Saturday, December 29, 2012
John le Carré’s Tinker, Tailor, Soldier, Spy was a long, slow slog through a lexicon of Cold War spy jargon. The sequel, The Honourable Schoolboy, is ten times more enjoyable. For one thing, the plot to atmosphere ratio is weighted to the plot side. Instead of being almost all atmosphere, there is an exciting espionage story involving drug runners, Hong Kong tycoons, glamorous ex-patriots, and the political legerdemain of wrapping up the Vietnam War.
It starts with a long but vivid section describing how the entire British international intelligence network had to be dismantled in the aftermath of routing out the mole in Tinker, Tailor. Then it really picks up and gets delightfully complicated when George Smiley sends a semi-retired operative to Hong Kong to find one Chinese informant buried in the rubble of the earlier undercover operations.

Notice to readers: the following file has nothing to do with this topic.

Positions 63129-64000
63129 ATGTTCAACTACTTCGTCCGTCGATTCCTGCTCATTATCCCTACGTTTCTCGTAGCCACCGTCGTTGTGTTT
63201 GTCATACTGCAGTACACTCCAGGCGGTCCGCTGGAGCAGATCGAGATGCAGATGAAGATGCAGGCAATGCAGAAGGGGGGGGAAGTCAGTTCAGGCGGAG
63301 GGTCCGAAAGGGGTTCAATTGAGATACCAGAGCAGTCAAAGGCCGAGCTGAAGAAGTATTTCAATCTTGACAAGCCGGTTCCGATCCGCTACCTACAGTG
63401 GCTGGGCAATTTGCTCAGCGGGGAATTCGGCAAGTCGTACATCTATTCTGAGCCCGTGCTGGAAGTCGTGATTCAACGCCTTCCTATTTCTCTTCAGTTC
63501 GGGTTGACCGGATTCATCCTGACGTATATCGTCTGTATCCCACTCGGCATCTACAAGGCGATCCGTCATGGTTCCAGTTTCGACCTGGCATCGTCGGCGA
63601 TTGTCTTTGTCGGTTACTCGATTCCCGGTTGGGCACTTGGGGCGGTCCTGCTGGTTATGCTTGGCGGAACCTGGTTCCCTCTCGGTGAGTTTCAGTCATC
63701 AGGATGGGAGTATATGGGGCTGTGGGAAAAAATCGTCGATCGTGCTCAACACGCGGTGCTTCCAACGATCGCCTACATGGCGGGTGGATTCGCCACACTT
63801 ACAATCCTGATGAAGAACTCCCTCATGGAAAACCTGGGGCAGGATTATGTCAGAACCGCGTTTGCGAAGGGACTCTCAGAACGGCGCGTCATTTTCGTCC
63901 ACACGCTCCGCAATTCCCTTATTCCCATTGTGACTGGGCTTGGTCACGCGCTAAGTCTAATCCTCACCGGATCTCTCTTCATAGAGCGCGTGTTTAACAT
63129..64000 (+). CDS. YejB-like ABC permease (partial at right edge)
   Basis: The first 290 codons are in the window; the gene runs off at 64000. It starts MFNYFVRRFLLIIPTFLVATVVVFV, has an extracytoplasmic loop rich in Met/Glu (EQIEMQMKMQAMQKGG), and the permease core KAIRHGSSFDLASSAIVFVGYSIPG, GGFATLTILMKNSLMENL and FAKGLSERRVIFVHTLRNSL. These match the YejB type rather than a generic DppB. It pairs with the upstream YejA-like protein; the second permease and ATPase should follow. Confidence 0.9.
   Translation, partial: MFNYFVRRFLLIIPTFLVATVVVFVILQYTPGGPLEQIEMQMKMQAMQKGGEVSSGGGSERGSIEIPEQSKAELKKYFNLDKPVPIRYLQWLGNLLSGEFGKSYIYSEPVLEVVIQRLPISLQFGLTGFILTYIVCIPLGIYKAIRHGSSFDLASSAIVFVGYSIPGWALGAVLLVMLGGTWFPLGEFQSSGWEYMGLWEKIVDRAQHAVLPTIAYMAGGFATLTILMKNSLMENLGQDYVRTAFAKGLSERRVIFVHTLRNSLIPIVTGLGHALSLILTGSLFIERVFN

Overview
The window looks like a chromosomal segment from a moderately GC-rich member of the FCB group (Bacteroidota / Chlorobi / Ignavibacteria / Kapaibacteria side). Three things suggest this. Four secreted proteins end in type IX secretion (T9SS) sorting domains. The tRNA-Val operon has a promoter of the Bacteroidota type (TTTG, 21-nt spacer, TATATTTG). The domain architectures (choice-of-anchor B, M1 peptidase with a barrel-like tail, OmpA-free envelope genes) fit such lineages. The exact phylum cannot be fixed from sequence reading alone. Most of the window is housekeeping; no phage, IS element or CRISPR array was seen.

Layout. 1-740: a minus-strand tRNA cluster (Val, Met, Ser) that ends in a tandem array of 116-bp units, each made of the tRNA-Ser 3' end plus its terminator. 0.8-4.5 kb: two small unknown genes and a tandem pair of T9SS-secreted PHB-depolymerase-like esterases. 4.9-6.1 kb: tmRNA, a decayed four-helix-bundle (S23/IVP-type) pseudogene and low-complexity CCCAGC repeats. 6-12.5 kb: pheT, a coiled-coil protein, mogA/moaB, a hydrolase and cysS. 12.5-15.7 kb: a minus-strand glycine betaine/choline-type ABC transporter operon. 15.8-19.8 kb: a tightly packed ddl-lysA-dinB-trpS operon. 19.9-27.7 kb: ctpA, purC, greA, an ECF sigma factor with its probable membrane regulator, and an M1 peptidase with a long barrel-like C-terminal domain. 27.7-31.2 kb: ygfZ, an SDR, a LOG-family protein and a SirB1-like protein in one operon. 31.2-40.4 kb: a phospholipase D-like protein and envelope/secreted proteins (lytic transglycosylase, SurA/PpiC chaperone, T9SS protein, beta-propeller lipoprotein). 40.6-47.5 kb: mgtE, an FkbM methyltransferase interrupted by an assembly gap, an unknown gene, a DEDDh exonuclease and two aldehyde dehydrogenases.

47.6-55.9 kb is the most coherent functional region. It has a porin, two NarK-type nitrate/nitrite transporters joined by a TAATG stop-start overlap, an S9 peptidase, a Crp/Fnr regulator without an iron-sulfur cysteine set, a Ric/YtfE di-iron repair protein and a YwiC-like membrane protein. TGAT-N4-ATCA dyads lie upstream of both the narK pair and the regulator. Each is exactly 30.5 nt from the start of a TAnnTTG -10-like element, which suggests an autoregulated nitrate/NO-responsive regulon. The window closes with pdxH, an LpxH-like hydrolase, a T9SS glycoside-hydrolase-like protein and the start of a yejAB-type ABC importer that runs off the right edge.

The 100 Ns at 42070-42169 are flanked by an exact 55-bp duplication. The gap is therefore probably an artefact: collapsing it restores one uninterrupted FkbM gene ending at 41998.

What atmosphere there is is pitch perfect. Le Carré frames the story as one of British Secret Service lore, expressed by the omniscient narrator with an ideal balance of admiration and world-weary cynicism.
Tinker, Tailor, Soldier, Spy here on Rose City Reader
Tinker, Tailor, Soldier, Spy on chaotic compendiums
The Honourable Schoolboy on chaotic compendiums
Smiley's People on chaotic compendiums
The Spy Who Came In from the Cold on chaotic compendiums
If you would like your review of this or any other John le Carré book listed here, please leave a comment with a link and I will add it.
The Honourable Schoolboy won the James Tait Black Memorial Prize and counts as one of my Black choices for the 2012 Battle of the Prizes, British Version, challenge. It also counts as one of the books for the Mt. TBR and Off the Shelf Challenges, since it has been on my TBR shelf since 1983.